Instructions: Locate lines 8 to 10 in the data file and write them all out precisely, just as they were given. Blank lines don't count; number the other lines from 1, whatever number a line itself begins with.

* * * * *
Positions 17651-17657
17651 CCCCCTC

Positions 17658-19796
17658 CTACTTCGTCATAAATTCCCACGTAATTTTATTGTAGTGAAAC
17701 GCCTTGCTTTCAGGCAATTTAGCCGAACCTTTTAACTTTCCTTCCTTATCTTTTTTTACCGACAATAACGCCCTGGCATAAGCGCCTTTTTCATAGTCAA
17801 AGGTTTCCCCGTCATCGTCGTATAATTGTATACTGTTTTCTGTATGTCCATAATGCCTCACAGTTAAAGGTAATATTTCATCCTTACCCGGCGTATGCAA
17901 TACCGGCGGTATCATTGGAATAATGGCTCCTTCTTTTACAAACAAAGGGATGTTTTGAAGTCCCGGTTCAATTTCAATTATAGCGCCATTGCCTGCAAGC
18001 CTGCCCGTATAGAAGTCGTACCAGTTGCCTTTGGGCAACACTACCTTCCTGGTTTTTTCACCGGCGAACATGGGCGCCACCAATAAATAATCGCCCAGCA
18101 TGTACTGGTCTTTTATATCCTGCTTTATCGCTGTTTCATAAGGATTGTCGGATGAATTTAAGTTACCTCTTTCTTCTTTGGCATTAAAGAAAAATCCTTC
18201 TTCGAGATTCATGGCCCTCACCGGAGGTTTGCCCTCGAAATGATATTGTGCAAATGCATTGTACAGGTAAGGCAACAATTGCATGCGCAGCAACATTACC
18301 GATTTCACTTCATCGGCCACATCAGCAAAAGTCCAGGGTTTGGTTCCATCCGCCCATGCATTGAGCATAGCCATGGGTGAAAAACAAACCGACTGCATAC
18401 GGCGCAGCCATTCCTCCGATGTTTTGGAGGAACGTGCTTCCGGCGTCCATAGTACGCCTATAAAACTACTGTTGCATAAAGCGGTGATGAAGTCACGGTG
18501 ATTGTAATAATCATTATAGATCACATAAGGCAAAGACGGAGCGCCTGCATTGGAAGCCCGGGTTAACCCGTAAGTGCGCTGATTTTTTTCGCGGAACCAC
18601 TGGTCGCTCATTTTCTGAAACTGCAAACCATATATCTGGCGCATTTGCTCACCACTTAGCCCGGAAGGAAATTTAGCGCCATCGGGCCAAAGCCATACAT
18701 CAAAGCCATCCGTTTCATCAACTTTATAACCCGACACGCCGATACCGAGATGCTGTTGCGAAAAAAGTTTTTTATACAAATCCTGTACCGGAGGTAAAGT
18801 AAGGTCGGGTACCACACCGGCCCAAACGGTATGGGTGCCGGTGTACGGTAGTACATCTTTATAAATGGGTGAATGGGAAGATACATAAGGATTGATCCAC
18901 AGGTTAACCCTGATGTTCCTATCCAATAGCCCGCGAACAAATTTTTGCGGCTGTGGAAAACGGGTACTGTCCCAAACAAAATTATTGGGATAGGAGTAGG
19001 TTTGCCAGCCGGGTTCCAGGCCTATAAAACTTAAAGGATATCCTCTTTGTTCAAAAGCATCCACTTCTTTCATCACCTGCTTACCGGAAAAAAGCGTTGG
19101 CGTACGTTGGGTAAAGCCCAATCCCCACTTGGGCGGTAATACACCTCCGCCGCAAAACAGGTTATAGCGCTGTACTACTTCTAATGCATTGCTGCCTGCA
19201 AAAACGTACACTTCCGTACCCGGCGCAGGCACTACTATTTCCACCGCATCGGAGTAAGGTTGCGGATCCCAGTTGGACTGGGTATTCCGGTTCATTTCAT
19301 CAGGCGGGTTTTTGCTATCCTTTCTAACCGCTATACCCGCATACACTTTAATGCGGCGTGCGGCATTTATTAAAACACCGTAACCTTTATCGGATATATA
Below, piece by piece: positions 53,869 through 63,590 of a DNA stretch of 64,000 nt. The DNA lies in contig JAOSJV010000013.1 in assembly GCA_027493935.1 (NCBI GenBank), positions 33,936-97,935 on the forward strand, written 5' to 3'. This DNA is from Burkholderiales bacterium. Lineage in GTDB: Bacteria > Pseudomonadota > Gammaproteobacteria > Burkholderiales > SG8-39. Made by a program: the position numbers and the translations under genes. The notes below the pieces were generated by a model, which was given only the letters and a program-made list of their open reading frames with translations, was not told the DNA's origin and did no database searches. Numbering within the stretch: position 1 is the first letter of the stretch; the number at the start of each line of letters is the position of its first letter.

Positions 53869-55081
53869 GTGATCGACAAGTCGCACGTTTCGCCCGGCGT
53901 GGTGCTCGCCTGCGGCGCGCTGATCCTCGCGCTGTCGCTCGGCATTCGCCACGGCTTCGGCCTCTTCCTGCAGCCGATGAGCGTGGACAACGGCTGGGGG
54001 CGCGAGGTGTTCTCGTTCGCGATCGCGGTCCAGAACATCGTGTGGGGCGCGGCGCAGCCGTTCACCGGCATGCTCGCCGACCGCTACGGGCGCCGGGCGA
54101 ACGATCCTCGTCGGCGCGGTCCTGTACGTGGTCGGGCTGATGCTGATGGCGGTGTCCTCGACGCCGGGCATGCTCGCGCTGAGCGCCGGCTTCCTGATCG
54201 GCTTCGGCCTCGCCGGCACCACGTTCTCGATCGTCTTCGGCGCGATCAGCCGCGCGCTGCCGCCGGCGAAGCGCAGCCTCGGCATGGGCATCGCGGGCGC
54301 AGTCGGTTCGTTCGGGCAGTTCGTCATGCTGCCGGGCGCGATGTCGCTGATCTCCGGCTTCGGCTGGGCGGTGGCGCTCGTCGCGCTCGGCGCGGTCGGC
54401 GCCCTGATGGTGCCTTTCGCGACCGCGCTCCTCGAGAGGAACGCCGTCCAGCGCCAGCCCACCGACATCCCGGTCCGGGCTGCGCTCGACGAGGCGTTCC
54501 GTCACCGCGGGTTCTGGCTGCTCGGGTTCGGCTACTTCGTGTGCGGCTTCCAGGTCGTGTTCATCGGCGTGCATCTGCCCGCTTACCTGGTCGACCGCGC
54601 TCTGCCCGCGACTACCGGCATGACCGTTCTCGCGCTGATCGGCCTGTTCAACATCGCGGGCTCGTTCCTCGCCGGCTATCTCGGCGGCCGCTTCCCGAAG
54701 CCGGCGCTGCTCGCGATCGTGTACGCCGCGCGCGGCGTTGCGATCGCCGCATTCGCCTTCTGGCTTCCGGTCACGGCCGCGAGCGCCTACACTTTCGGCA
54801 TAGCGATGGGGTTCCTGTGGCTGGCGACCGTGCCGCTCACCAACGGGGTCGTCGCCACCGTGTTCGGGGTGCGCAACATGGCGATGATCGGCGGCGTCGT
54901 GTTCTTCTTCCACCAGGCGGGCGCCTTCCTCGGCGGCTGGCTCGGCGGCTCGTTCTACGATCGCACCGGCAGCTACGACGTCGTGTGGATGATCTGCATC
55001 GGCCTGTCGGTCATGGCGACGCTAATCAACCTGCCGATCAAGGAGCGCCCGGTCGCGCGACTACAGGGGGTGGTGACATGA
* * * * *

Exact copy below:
18001 CTGCCCGTATAGAAGTCGTACCAGTTGCCTTTGGGCAACACTACCTTCCTGGTTTTTTCACCGGCGAACATGGGCGCCACCAATAAATAATCGCCCAGCA
18101 TGTACTGGTCTTTTATATCCTGCTTTATCGCTGTTTCATAAGGATTGTCGGATGAATTTAAGTTACCTCTTTCTTCTTTGGCATTAAAGAAAAATCCTTC
18201 TTCGAGATTCATGGCCCTCACCGGAGGTTTGCCCTCGAAATGATATTGTGCAAATGCATTGTACAGGTAAGGCAACAATTGCATGCGCAGCAACATTACC